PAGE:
More Than Just a Buzzword

Vulnerability is a word that has been in the student affairs lexicon for a few years now. Since Brene’ Brown released her TED Talk on the topic, vulnerability has been all the rage among the AFA crowd. I can’t tell you how many times I have heard a facilitator at a leadership program encourage students to be “authentic and vulnerable.” For years, I have rolled my eyes and even made little jokes privately among my friends about being “authentic and vulnerable.” I had written vulnerability off as just another student affairs buzzword – a favorite of the “toxic hegemonic masculinity” crowd who seemingly have difficulty connecting with the average college fraternity member.

But then I started asking fraternity and sorority members these questions about belonging and commitment, and I kept getting the same answers. Even the most masculine of fraternity members were sharing stories of times when they were vulnerable and opened up to their brothers about things going on in their lives. And I realized that what I was finding in my own qualitative research was incredibly consistent with what Brene’ Brown has found in hers.

If you are unfamiliar with Brown’s work, she has spent 20 years trying to understand human connection, and her research has led her to an understanding that, in order for meaningful connection to happen, people must allow themselves to be seen. What she has found in her research suggests that people who feel a real sense of belonging and connection share four traits in common. First, they demonstrate courage by sharing with others who they really are. Secondly, they demonstrate compassion, towards both themselves and others, accepting their own flaws and the flaws of others. Next, they demonstrate authenticity – they are comfortable with who they really are and do not feel the need to pretend to be something or someone that they are not. Finally, they are vulnerable – they demonstrate a willingness to share things about themselves with no guarantee of how people will respond.

And in story after story that fraternity and sorority members have shared with me in the last year, I have found pretty much the same thing. Individuals who feel a deep sense of belonging and connection with their brothers and sisters all share that they have had experiences where they had to be truly vulnerable in front of their brothers and sisters, demonstrating courage in sharing their true selves, and demonstrating compassion towards their brothers and sisters as they demonstrated courage and vulnerability in sharing things about themselves. Sometimes these settings are contrived and planned (i.e. the darkened room, passing around a candle, sharing deep, dark secrets), but often they occur naturally and spontaneously (i.e. the five guys on the road trip). Regardless of the planned or unplanned nature of these conversations, they serve the same purpose – creating meaningful connection and planting the seeds of a brother/sisterhood based on belonging.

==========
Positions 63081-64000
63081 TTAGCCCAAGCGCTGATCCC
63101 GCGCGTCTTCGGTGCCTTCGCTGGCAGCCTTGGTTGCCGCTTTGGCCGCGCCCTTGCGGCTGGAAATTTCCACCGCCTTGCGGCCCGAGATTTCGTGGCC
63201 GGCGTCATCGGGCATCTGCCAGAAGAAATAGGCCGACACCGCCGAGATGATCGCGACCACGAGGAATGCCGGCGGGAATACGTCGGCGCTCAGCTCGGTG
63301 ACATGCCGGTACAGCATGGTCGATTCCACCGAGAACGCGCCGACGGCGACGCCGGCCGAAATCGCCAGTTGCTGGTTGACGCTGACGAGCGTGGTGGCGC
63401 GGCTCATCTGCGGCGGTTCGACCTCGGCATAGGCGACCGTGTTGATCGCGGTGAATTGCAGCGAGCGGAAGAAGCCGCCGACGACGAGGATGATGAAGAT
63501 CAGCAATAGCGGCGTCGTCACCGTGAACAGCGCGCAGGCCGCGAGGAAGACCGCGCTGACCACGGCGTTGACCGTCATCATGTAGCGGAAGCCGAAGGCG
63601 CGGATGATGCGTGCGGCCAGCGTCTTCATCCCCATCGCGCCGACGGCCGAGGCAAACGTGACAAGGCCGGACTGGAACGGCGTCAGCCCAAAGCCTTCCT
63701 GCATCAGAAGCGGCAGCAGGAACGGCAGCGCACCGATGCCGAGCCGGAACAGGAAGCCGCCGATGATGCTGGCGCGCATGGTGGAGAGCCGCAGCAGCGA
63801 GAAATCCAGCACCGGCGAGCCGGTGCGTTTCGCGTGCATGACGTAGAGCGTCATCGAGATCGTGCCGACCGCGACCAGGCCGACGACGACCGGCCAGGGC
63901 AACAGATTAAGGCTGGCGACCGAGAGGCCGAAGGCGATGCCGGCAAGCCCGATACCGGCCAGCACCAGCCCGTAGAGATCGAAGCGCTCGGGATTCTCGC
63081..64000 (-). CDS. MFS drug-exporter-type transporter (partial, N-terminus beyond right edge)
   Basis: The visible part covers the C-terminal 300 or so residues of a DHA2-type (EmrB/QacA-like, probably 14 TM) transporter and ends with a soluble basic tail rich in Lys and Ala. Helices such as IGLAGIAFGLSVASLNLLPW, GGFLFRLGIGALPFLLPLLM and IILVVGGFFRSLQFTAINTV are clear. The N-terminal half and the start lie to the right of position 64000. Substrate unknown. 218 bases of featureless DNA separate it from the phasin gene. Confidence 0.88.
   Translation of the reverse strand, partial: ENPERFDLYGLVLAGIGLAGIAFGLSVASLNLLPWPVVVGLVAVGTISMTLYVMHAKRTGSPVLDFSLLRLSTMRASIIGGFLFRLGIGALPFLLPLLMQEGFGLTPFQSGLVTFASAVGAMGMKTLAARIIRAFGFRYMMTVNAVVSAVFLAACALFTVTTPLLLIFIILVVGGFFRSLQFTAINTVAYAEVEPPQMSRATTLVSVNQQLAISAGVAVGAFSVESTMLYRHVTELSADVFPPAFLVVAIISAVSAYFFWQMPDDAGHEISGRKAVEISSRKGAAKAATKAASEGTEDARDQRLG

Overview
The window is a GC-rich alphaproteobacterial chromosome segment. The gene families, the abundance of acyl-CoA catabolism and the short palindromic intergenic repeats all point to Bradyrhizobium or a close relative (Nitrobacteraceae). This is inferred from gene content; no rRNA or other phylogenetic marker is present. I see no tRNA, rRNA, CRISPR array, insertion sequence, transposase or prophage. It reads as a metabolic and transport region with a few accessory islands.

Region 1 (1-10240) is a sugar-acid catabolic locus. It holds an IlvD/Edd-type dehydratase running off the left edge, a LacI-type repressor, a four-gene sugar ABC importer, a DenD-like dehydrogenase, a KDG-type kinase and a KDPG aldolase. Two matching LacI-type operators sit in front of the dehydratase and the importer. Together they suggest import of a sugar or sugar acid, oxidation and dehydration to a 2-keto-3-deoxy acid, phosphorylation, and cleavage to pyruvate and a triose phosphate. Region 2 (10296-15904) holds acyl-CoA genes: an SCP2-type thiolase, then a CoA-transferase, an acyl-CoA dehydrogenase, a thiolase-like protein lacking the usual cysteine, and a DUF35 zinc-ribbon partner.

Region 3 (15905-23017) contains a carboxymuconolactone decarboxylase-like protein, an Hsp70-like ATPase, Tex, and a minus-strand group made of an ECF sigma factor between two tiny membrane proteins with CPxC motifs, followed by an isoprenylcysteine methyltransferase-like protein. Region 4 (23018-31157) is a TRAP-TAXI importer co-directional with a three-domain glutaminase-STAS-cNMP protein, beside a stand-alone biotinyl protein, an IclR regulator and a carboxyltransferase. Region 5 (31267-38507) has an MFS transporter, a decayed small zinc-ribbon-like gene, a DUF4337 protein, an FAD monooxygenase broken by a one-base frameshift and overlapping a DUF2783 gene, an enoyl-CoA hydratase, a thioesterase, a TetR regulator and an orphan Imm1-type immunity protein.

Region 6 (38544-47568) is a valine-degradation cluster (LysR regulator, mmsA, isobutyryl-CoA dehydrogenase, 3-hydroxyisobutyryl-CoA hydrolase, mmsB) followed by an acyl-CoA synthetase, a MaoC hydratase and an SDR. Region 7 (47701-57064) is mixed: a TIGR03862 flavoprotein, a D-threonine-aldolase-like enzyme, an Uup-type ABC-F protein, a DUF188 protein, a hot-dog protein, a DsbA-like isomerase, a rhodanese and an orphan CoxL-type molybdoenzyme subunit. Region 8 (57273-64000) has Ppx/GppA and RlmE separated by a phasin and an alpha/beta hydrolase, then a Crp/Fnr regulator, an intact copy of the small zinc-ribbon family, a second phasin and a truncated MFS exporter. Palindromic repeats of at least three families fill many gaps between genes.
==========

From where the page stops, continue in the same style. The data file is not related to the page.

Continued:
Belonging and New Member Education

When I discuss these types of “connecting conversations” with new member educators, what I find is that these “planned” conversations often only take place once or maybe twice during the new member period, usually at a new member retreat (i.e. standing around the campfire) and very frequently in the days leading up to initiation in a more formal, esoteric ceremony (i.e. passing around the candle in a darkened room). Understanding the impact of those types of conversations, imagine how much deeper the sense of connection would be between and among new members if these conversations happened not only once or twice, but regularly throughout the new member period and beyond. Imagine the inter-class connections that could be forged if you invited upper-classmen to take part in these conversations as well. The opportunities for deeper connection and belonging abound, and the more we take advantage of these opportunities, the more our new members will feel a sense of belonging and, subsequently, a feeling of emotional commitment to their organizations. If you can create that sense of belonging in your new members, there is a good chance that each of them will be just as committed as that “ideal member” we discussed earlier.

When it comes to building brother/sisterhood through the new member education process, fraternities and sororities both often fail to focus an adequate amount of time and energy on belonging. Instead, we often see fraternities over-emphasize solidarity as a mechanism of brotherhood, and we often see sororities over-emphasize the social nature of sisterhood.

Fraternity new member educators commonly make the mistake of assuming that they are building committed members by using hazing as a means by which to create solidarity. The mentality is “If we put these guys through a really difficult experience, they will grow together as a pledge class, becoming a bonded unified group, and will become committed, dedicated brothers.” But if they have failed to create the emotional connection along the way, the sense of solidarity will not result in a lasting commitment to the organization. The new members will come together, demonstrating solidarity in the short-term as they work together to overcome the adversity of pledging, and upon initiation will have a euphoric sense of achievement. We made it through! We did it!